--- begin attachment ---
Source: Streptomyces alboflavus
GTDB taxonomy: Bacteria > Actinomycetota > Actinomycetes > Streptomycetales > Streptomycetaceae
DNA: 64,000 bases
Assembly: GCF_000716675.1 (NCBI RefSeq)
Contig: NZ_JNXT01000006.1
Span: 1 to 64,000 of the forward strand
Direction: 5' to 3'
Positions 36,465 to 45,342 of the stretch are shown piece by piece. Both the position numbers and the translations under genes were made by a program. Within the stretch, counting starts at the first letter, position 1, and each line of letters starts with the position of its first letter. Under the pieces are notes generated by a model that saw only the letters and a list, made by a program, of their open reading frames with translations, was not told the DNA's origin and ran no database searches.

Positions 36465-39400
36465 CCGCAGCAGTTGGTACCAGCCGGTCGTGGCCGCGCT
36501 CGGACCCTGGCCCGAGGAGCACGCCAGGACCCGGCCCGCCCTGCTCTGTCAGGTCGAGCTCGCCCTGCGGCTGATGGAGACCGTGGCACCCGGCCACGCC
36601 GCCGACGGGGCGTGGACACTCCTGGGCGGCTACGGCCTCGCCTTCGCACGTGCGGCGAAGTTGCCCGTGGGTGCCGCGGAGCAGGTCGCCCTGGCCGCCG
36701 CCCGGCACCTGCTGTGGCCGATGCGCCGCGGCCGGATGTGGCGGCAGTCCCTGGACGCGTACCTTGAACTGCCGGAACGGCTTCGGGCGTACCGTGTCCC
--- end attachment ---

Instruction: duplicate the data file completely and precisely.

Source: Streptomyces alboflavus
GTDB taxonomy: Bacteria > Actinomycetota > Actinomycetes > Streptomycetales > Streptomycetaceae
DNA: 64,000 bases
Assembly: GCF_000716675.1 (NCBI RefSeq)
Contig: NZ_JNXT01000006.1
Span: 1 to 64,000 of the forward strand
Direction: 5' to 3'
Positions 36,465 to 45,342 of the stretch are shown piece by piece. Both the position numbers and the translations under genes were made by a program. Within the stretch, counting starts at the first letter, position 1, and each line of letters starts with the position of its first letter. Under the pieces are notes generated by a model that saw only the letters and a list, made by a program, of their open reading frames with translations, was not told the DNA's origin and ran no database searches.

Positions 36465-39400
36465 CCGCAGCAGTTGGTACCAGCCGGTCGTGGCCGCGCT
36501 CGGACCCTGGCCCGAGGAGCACGCCAGGACCCGGCCCGCCCTGCTCTGTCAGGTCGAGCTCGCCCTGCGGCTGATGGAGACCGTGGCACCCGGCCACGCC
36601 GCCGACGGGGCGTGGACACTCCTGGGCGGCTACGGCCTCGCCTTCGCACGTGCGGCGAAGTTGCCCGTGGGTGCCGCGGAGCAGGTCGCCCTGGCCGCCG
36701 CCCGGCACCTGCTGTGGCCGATGCGCCGCGGCCGGATGTGGCGGCAGTCCCTGGACGCGTACCTTGAACTGCCGGAACGGCTTCGGGCGTACCGTGTCCC